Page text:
• £130,000 fine for selling customer records for marketing (Pharmacy 2U Ltd)
  • £30,000 fine for sending marketing email (Telegraph Media Group Ltd)

Total: £1,135,000. 

Andy Curry, ICO Enforcement Group Manager, said:

Nuisance marketing calls frustrate people. The law is clear around what is allowed, and we’ve been clear that we will fine companies who don’t follow the law. That will continue in 2016. We’ve got 90 ongoing investigations, and a million pounds worth of fines in the pipeline

The ICO received around 170,000 concerns in 2015 from people who’ve received nuisance calls and texts, a similar number to the previous year (2014: 175,330). PPI claims prompted the most complaints, followed by accident claims. Areas identified as emerging sectors for nuisance calls and texts included call blocking services, oven cleaning services and industrial hearing injury claims.

The following are examples of complaints showed the level of distress that calls can cause:

Telecom Protection Service:

“I was recovering from major surgery at the time and the call caused me distress. The caller was very smooth talking and did not make it clear that he was selling a commercial service that was nothing to do with the TPS. The call was frankly misleading.”

HELM:

“I am receiving daily updates regarding a friend in hospital, and am expecting the worst. When these calls come in I expect it to be from the hospital.”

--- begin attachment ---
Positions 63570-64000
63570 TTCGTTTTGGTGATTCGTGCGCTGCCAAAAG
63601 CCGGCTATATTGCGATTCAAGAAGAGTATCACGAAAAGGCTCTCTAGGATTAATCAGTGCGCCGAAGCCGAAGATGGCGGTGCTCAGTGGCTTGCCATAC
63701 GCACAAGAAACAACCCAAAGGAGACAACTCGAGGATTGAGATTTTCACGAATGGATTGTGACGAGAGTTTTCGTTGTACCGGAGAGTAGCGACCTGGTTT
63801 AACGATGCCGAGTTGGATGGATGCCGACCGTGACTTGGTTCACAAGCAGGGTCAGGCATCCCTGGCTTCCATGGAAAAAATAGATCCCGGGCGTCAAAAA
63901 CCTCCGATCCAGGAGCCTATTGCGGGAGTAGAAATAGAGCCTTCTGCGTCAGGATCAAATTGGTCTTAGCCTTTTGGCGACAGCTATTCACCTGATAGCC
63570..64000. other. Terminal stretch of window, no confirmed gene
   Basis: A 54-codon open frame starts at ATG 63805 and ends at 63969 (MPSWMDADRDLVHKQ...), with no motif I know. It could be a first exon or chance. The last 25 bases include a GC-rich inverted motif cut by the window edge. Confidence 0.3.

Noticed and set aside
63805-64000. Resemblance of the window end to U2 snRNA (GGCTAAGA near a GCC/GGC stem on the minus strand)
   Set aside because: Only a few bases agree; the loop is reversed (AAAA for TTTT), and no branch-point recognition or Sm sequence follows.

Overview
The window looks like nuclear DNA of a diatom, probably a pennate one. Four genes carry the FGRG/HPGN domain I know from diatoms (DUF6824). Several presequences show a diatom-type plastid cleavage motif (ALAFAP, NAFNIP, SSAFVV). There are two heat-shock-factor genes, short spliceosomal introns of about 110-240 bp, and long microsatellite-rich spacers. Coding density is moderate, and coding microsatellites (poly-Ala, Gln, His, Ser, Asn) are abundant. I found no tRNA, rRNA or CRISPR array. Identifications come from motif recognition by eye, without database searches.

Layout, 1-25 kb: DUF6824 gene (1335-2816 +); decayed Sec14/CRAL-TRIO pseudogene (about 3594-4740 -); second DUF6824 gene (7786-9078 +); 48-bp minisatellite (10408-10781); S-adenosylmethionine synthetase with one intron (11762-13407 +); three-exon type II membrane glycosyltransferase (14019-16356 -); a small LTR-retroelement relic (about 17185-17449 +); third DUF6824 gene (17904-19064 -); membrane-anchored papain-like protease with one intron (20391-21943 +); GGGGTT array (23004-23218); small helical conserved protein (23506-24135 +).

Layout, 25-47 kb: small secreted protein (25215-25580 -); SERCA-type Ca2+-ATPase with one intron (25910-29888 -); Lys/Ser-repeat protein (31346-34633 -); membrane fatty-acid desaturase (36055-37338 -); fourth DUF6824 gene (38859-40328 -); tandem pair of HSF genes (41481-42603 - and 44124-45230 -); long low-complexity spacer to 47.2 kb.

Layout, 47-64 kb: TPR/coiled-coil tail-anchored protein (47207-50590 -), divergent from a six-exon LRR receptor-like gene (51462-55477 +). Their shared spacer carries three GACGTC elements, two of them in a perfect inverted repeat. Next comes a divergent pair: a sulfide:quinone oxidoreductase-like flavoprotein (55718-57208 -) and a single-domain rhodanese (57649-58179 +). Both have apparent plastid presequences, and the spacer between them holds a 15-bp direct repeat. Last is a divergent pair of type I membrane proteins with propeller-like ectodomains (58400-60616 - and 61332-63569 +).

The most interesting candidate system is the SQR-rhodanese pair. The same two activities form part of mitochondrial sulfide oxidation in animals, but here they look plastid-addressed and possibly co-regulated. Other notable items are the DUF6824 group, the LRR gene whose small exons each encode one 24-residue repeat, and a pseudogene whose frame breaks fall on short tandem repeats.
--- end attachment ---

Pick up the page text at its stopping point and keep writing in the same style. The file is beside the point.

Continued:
Cold Call Elimination:

“This company has ‘conned’ my mother out of £84.99 for an unnecessary service … my parents are 87 and 86 respectively; my father is suffering from dementia.”

“I am looking after my elderly mother who has terminal cancer. She initially answered and I could see I needed to intervene as I could hear the sales guy not giving up. I took the phone and asked him who he was and what he wanted. He got quite annoyed that I had intervened and I told him we were not interested.”

Point One Marketing:

“Very upset and angry that my mum, who has dementia, was talked into giving credit card details when it would have been obvious to the caller that she had dementia. This caused my mum distress because I had to explain why her debit card had to be cancelled and what she had done. This has caused both of us great distress. Had I not checked her call log and … the number that had called her I would not have known it had happened at all.”

Utilities Oil Gas Risk Infograph

PCI SSC revises date for migrating off vulnerable SSL and early TLS encryption